1070 Iranian poet, mathematician and astronomer Omar Khayyam begins his Treatise on Demonstration of Problems of Algebra, classifying cubic equations that could be solved by conic sections. Khayyam was such a brilliant poet that history has nearly forgotten that he was also a brilliant scientist and mathematician. The moving finger writes...
1120 Adelard of Bath translates works of Euclid and Al-Khworizmi into Latin and introduces them to European scholars.
1482 Euclid's Elements is published using the revolutionary new technology of the printing press, leading to a revolution in education and scholarship as information becomes more difficult for authorities to control.
1543 Copernicus publishes De revolutionibus orbium coelestium (On the revolutions of the heavenly spheres) asserting that the Earth and planets revolve about the Sun. The Catholic Church has accorded an official holy status to Ptolemy's geocentric Universe. Copernicus avoids prosecution as a heretic by waiting until the end of his own life to publish his controversial claims.
1589 Pisa University mathematics instructor Galileo Galilei studies the motion of objects and begins a book De Motu (On Motion) which he never finishes.
1602 Galileo observes that the period of a swinging pendulum is independent of the amplitude of the swing.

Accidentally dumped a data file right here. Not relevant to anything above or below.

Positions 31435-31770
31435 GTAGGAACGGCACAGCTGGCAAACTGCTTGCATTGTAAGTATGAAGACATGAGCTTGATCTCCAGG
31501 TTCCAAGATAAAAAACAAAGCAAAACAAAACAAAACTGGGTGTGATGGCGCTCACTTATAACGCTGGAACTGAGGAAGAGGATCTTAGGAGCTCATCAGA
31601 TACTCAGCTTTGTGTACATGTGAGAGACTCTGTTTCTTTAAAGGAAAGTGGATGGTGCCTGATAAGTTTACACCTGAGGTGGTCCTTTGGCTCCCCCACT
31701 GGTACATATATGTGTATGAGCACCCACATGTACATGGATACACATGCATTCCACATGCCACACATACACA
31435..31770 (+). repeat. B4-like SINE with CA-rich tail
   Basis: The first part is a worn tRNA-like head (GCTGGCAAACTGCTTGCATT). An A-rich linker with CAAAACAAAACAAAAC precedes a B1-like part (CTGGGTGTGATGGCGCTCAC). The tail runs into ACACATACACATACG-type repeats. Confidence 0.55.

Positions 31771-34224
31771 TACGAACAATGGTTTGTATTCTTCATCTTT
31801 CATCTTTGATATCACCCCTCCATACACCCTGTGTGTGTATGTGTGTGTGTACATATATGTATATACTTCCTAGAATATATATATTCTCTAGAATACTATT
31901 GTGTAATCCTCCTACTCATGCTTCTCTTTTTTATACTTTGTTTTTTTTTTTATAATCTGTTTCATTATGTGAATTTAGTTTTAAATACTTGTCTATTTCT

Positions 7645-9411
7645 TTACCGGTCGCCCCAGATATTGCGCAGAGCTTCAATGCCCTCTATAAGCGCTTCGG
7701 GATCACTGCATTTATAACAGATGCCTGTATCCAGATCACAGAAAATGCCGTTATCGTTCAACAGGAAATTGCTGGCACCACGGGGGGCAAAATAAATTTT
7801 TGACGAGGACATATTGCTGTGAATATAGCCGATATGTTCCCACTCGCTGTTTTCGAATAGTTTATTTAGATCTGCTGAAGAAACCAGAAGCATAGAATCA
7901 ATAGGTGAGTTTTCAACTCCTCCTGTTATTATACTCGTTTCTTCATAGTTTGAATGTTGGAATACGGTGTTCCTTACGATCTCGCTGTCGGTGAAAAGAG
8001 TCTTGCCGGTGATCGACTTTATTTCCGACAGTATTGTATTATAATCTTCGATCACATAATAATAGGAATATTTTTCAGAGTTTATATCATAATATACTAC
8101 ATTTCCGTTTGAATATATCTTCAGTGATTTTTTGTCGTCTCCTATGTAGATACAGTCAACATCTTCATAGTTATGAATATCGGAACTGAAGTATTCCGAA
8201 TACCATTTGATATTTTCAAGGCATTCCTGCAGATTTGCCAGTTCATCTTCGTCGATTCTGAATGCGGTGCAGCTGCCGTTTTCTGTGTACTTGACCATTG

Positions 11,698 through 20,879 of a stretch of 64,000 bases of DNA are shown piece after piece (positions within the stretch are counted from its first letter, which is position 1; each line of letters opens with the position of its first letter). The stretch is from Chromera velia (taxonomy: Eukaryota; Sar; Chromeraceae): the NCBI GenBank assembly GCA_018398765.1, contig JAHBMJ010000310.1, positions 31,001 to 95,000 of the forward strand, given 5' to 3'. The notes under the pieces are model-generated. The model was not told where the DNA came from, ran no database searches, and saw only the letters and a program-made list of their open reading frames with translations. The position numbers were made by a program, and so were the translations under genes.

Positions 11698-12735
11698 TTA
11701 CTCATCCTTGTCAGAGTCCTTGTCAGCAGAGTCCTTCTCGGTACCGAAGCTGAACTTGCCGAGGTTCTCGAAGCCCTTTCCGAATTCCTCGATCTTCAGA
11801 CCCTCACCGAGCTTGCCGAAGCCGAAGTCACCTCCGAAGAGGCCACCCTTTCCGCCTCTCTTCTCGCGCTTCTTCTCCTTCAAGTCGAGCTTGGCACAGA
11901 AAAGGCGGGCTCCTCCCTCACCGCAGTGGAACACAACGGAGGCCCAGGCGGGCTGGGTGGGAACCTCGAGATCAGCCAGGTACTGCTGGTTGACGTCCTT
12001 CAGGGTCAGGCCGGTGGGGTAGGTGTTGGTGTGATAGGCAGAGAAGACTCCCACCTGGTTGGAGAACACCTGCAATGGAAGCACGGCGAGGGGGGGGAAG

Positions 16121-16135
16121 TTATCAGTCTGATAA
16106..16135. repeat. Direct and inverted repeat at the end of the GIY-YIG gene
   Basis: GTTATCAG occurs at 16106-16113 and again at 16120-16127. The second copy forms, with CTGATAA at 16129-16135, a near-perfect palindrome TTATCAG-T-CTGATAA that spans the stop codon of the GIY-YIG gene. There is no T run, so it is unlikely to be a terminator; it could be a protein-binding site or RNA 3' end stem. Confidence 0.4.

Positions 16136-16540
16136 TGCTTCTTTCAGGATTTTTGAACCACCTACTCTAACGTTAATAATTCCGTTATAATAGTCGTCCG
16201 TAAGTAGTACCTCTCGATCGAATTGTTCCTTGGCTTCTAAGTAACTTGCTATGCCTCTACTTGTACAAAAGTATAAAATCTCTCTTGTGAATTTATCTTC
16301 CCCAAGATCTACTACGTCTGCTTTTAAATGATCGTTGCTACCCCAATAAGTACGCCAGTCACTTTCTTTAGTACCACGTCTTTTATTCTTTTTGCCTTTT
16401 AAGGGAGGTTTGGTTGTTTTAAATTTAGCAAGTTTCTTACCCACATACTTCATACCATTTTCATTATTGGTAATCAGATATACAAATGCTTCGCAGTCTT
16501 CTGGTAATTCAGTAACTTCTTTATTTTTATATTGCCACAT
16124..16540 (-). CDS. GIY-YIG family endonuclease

1609 Johannes Kepler claims in the journal Astronomia Nova that the orbit of Mars is an ellipse with the Sun at one focus, and sweeps out equal areas in equal time. He will later generalize these into his famous Three Laws of Planetary Motion.
1609 Galileo makes his first telescope. His observations of the moon show that it looks like a very large lumpy rock, not a divinely smooth and perfect shining Platonic heavenly orb. This discovery has enormously distressing cultural reverberations for Western culture and religion.
1614 Scottish theologian John Napier, who does mathematics as a hobby, publishes his discovery of the logarithm in his work Mirifici logarithmorum canonis descriptio.
1615 Kepler's mother, Frau Katharina Kepler, is accused of witchcraft by a local prostitute. European witch hunting was at its peak during Kepler's career, and witch hunting was supported by all levels of society, including secular officials and intellectuals in universities. Kepler spends the next several years making legal appeals and hiding his mother from legal authorities seeking to torture her into confessing to witchcraft. Examining an accused witch ad torturam was a standard court procedure during this era.